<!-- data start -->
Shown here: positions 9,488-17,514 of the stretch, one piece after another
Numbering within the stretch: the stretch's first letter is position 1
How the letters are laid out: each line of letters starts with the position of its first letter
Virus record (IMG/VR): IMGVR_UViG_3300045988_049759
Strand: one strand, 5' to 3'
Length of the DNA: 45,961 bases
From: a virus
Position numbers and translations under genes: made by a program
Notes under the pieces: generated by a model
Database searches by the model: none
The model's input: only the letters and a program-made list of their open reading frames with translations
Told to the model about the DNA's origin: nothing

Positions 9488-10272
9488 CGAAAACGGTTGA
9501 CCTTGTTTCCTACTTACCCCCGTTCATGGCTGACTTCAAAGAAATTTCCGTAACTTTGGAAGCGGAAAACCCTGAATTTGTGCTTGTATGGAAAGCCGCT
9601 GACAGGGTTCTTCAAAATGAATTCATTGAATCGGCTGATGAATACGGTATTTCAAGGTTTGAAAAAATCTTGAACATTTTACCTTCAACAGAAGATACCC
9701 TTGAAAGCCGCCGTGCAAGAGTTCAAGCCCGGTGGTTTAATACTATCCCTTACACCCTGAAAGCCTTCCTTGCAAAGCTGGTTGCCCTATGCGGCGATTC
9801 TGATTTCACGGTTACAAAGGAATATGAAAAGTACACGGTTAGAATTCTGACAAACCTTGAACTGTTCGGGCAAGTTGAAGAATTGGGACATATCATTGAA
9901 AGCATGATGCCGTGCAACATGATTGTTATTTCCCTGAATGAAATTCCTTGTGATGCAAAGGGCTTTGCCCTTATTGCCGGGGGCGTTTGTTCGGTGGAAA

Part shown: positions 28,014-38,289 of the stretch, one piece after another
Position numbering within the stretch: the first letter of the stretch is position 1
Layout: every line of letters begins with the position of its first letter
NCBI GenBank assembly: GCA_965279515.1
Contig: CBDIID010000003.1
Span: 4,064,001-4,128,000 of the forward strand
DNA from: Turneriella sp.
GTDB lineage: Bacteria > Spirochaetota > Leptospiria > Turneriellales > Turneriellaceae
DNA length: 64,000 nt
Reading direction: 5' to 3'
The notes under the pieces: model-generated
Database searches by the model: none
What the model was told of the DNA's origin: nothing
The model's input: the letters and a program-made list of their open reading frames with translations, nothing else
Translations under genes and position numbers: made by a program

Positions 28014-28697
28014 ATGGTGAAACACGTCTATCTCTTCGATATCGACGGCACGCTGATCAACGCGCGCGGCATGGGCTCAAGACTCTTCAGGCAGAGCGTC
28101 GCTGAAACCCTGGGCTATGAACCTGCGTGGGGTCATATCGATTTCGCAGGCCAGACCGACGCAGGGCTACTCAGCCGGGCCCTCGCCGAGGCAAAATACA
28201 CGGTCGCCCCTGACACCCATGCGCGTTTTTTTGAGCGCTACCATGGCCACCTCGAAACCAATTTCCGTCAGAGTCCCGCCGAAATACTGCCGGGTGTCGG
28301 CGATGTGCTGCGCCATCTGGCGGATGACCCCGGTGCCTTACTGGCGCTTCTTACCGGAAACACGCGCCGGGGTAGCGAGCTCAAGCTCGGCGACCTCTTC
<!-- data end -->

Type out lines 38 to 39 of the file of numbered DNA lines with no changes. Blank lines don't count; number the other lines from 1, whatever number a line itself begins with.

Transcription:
28201 CGGTCGCCCCTGACACCCATGCGCGTTTTTTTGAGCGCTACCATGGCCACCTCGAAACCAATTTCCGTCAGAGTCCCGCCGAAATACTGCCGGGTGTCGG
28301 CGATGTGCTGCGCCATCTGGCGGATGACCCCGGTGCCTTACTGGCGCTTCTTACCGGAAACACGCGCCGGGGTAGCGAGCTCAAGCTCGGCGACCTCTTC